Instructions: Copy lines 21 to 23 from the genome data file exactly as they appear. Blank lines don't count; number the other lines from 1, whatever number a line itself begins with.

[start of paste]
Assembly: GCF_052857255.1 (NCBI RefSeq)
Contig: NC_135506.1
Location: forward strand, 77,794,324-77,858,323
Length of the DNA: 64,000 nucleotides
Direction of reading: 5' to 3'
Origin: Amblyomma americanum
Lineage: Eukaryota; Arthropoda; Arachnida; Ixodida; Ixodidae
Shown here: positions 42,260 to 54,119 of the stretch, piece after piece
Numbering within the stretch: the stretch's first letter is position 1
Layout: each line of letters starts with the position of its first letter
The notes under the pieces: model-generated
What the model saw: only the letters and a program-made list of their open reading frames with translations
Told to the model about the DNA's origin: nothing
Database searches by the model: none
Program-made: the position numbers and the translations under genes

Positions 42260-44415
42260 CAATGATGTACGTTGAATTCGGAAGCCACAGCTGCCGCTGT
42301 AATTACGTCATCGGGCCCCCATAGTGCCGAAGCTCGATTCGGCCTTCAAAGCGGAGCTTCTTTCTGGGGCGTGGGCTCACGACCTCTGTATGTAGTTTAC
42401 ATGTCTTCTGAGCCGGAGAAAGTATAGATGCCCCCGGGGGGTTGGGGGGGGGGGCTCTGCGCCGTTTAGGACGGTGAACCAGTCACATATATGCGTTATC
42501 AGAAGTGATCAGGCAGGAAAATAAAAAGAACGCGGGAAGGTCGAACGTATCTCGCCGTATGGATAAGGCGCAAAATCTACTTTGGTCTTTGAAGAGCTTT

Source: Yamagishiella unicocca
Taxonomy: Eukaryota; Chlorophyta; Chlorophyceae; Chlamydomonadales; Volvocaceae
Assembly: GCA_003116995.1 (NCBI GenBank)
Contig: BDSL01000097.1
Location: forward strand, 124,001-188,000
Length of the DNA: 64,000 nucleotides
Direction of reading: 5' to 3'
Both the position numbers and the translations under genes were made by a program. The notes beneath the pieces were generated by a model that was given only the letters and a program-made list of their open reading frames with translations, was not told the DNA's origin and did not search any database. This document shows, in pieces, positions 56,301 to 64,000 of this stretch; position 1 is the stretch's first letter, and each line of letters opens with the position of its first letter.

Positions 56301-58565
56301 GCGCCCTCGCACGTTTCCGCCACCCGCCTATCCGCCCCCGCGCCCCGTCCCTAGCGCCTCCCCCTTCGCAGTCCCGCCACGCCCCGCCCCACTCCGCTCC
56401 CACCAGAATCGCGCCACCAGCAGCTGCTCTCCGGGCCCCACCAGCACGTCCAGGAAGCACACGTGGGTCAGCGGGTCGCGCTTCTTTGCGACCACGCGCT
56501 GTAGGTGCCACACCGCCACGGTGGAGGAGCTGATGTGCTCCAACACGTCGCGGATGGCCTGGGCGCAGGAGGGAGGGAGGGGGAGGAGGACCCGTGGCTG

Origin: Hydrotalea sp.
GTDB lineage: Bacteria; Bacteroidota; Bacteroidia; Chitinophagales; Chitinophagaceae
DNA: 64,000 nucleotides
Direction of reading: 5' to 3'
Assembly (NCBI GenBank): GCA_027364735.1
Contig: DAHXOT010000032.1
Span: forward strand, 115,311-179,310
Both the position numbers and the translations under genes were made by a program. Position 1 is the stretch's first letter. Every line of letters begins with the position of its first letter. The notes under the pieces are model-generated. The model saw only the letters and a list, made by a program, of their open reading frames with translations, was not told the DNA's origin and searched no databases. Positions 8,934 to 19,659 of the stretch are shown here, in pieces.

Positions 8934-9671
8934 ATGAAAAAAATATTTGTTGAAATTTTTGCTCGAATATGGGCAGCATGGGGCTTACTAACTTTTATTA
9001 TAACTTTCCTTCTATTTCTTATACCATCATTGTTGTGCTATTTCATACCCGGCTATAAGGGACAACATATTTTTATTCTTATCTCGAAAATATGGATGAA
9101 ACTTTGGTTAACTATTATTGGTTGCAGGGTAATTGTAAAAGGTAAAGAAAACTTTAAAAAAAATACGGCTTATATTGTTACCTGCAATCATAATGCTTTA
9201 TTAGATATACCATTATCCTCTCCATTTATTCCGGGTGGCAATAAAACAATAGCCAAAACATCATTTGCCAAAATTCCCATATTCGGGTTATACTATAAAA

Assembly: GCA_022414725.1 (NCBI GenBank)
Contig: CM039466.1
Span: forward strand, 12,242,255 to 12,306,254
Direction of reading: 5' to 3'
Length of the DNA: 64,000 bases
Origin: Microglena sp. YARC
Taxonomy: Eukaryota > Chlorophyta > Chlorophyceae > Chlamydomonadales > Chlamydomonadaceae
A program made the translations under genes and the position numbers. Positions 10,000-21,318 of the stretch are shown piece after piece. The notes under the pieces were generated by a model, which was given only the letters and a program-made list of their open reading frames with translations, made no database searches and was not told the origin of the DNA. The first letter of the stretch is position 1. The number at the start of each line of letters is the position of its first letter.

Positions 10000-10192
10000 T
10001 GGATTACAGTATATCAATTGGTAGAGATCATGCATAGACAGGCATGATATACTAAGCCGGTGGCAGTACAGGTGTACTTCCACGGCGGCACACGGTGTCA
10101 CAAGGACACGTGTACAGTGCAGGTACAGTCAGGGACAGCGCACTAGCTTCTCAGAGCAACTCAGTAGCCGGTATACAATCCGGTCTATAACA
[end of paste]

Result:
Source: Yamagishiella unicocca
Taxonomy: Eukaryota; Chlorophyta; Chlorophyceae; Chlamydomonadales; Volvocaceae
Assembly: GCA_003116995.1 (NCBI GenBank)